Did you know that “closing” or settlement is listed as one of the top ten problem areas that occurs in a real estate sale? According to recent Realtors® Confidence Index surveys conducted by the National Association of Realtors®, between 10
percent and 14 percent of pending transactions don’t close, and another 20 percent are delayed but eventually close. These issues with closing can include errors in documents, money arriving late or in the wrong amount, or discoveries made during the buyer’s final walk-through. Whatever the case, it’s important that you’re prepared for whatever complications may arise. Read on for a list of common closing problems and their solutions.
1. Problem: Errors in documents.
There are a number of issues that can occur with closing documents.These can be simple mistakes, such as a misspelled name or a transposed number in an address, or can be as serious as incorrect loan amounts or missing pages. Regardless of the issue’s severity these errors can cause major setbacks of hours or even days, for all of the closing documents must be in order for a sale to be made.
Solution: Effective communication and review processes.
Before closing you should request to see every piece of paperwork as far in advance as you can. You should pay special attention to loan documents, specifically down payment amounts, interest rates, spellings and all personal information. If something unusual sticks out to you or if you misunderstand any of the information in these documents, it’s best to meet with your client as soon as possible.
2. Problem: A home inspection uncovers serious issues.
Occasionally, a final walk-through will reveal serious issues with a property. Most lenders will require you to perform inspections on the house to detect problems such as pest infestations or structural problems, such as damage to the foundation and electrical problems. If either of these inspections reveal major problems, it can delay the closing while you negotiate with the seller to remedy the issues.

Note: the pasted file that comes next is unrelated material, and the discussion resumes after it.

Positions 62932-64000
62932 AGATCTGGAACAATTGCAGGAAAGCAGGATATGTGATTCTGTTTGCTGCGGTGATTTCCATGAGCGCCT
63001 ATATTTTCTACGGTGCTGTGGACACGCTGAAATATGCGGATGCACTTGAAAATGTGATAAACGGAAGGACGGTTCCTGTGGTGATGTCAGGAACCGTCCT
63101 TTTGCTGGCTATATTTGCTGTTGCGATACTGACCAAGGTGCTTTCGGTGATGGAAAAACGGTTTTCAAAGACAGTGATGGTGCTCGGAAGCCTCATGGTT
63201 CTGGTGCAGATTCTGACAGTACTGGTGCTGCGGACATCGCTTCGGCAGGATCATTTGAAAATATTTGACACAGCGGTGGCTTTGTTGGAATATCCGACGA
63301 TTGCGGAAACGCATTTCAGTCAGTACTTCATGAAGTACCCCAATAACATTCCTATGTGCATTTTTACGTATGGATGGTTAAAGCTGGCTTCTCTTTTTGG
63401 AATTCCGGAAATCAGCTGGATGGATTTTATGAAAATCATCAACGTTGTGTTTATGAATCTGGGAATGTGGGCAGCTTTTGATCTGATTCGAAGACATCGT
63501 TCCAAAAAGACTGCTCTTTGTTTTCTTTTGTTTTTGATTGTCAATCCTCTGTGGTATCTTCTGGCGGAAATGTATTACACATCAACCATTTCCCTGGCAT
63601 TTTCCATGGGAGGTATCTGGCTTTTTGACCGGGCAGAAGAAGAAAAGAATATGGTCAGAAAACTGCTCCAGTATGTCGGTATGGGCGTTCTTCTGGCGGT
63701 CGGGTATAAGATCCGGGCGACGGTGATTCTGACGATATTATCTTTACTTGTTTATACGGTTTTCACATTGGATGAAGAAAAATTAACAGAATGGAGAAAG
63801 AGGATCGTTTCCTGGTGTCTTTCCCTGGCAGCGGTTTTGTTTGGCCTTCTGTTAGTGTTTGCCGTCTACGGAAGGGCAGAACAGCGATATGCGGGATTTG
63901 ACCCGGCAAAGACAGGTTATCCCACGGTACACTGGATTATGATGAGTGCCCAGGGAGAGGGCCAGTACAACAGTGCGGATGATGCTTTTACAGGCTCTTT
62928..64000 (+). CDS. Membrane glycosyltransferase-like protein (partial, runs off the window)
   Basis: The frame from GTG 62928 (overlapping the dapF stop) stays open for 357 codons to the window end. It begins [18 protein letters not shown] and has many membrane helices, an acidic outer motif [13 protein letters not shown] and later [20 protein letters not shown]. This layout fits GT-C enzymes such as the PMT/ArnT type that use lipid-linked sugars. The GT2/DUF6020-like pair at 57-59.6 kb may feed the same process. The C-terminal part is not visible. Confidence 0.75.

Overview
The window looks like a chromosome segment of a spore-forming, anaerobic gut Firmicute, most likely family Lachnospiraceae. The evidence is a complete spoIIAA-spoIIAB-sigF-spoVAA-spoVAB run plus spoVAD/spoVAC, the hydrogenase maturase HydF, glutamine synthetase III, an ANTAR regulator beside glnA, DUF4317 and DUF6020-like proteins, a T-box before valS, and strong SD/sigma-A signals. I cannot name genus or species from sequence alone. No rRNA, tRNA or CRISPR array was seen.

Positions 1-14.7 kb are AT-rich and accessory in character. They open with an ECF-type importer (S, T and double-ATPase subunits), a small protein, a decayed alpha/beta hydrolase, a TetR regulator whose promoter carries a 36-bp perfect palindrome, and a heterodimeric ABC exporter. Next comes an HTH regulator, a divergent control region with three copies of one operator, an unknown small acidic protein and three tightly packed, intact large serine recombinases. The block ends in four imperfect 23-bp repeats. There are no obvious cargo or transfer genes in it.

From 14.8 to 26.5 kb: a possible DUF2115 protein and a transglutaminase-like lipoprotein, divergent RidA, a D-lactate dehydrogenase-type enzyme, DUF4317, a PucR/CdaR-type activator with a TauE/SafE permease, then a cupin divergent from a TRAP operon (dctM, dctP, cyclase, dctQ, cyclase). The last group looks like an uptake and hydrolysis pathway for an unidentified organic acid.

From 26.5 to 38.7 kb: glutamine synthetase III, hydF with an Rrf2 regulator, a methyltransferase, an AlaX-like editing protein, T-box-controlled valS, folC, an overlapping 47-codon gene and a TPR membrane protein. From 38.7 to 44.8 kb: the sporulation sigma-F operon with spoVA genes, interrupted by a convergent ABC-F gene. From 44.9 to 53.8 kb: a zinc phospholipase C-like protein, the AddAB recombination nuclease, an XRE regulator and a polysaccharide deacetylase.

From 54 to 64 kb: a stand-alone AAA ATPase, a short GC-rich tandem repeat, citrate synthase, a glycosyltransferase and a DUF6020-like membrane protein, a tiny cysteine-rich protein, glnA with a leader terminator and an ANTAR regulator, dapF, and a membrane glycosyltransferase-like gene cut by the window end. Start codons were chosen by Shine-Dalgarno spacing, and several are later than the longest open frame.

Solution: Look into possible repairs before buyer’s inspection.
You should work with the seller’s agent to resolve any issues with the exterior or interior of the property. First, you need to decide what is acceptable, how much it may cost and how to make the seller pay for the damage. One way to do this would be to to negotiate a credit on your closing fees, meaning the seller pays more at closing. Another option would be to have the appropriate amount from the seller’s proceeds placed in escrow until the damage is fixed. Whatever you decide, it’s integral you don’t wait until the day of the closing to deal with these issues
3. Problem: Financing falls through at the last minute.
There are a number of issues that can arise involving money. These problems can include transactions that have fallen through, which can result in money that doesn’t arrive by the appointed time or arrives short of the amount that is needed. The bank could also refuse to pay for a portion or all of the purchase price of a property. If you run into any of these setbacks, it’s likely the closing will need to be rescheduled.
Solution: Help buyers get their documentation in order.
There are a number of ways you can avoid these issues. To avoid late or short payments, encourage your client to bring the down payment to closing in the form of a certified or cashier’s check, or arrange the wire or bank transfer of funds so it reaches the closing agent a couple of days early. If the bank refuses to pay for a portion of the purchase price of a property, see if you can get a second opinion from a qualified appraiser. Plus, you should double-check the mortgage application prior to closing. If there are any problems, discuss ways to resolve them with your client.
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